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Medical School Interviews

Personal interviews are required for admission at essentially all medical schools. Interviews are granted only by invitation of the admissions committee and an applicant invited for an interview has passed the preliminary screening and is now being carefully considered for admission. Interviews are only offered to students who the committee has determined to be academically qualified. The purpose of the interview is to determine what type of person you are and do you possess the qualities that the school is looking for in a physician. The impressions made in a personal interview will be extremely important, particularly for those students with grades and MCAT scores that are marginally competitive.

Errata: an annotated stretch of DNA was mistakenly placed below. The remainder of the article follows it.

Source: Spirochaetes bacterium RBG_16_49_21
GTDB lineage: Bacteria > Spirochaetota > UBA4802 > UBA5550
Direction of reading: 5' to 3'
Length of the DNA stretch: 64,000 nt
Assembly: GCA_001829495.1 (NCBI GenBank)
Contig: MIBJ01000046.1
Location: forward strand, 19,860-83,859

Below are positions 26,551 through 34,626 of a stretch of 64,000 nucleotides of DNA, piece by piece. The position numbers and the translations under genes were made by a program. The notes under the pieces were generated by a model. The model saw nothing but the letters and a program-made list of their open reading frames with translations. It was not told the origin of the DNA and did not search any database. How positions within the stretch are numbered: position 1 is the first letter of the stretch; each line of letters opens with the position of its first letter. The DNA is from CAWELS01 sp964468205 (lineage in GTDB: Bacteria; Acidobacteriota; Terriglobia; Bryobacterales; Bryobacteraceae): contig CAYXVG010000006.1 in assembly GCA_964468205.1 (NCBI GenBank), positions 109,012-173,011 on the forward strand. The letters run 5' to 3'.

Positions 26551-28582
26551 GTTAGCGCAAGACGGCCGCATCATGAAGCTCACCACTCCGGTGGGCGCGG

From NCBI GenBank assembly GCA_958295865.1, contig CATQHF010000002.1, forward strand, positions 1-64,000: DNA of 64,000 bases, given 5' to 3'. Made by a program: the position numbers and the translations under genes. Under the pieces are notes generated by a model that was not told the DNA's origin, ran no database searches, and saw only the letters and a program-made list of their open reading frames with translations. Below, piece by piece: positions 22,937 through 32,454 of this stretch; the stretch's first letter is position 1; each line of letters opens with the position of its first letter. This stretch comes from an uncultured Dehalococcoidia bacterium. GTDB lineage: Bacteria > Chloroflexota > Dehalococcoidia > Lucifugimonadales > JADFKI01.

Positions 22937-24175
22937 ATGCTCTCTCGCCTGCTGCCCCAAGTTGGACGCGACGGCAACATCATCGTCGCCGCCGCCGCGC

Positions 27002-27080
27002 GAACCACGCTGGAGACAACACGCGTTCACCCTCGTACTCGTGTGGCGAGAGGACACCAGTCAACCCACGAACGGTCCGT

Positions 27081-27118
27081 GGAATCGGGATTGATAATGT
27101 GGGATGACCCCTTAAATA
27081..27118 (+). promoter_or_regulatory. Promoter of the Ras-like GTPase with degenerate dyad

Applicants must be prepared to answer some rather personal questions about their own backgrounds, beliefs, and experiences, as well as some general moral and ethical questions. A good interview will determine what makes the applicant "tick", how well he/she relates to others, and how well-informed he/she is on current events, particularly regarding events which will have an impact on medicine and its practice.

The practice of medicine demands that a person be articulate and have well-developed interpersonal skills. Most experienced interviewers try not to place unnecessary stress on an applicant during the interview, but on some occasions an interviewer will purposely ask questions or exhibit attitudes designed to stress a student. A mature student will not become unduly flustered or antagonistic if subjected to a stressful situation, but will remain composed and continue to answer questions in a candid and straightforward manner. Applicants should be aware that they may very well obtain an excellent rating from an interviewer who may be perceived as a ‘bit hostile.’ They may also have a poor rating from the "friendly doctor" with whom they had a pleasant conversation.